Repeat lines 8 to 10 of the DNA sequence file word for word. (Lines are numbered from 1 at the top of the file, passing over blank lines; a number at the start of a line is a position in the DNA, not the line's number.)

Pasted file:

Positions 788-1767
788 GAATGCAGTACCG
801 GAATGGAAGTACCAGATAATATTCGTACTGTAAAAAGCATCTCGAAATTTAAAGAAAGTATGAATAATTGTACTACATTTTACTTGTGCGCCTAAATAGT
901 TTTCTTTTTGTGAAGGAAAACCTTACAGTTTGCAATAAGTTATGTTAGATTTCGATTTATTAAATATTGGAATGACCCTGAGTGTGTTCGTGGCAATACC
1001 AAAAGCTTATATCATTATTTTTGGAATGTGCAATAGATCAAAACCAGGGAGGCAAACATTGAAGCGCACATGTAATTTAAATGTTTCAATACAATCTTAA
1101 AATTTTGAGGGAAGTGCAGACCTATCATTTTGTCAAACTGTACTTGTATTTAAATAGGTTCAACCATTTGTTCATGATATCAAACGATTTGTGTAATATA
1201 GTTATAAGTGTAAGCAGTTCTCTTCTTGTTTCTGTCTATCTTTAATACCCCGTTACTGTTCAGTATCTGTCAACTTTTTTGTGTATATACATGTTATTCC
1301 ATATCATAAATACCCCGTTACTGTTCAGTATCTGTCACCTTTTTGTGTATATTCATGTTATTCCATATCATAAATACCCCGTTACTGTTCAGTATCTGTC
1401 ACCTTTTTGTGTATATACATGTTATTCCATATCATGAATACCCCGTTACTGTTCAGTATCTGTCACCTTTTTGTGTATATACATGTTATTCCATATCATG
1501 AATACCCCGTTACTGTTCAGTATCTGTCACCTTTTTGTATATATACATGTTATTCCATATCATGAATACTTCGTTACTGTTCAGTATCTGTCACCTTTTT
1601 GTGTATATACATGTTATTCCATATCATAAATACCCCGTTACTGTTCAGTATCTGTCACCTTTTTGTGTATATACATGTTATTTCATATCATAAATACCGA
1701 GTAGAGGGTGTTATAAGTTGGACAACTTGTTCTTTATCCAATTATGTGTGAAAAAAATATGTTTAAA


1301 ATATCATAAATACCCCGTTACTGTTCAGTATCTGTCACCTTTTTGTGTATATTCATGTTATTCCATATCATAAATACCCCGTTACTGTTCAGTATCTGTC
1401 ACCTTTTTGTGTATATACATGTTATTCCATATCATGAATACCCCGTTACTGTTCAGTATCTGTCACCTTTTTGTGTATATACATGTTATTCCATATCATG
1501 AATACCCCGTTACTGTTCAGTATCTGTCACCTTTTTGTATATATACATGTTATTCCATATCATGAATACTTCGTTACTGTTCAGTATCTGTCACCTTTTT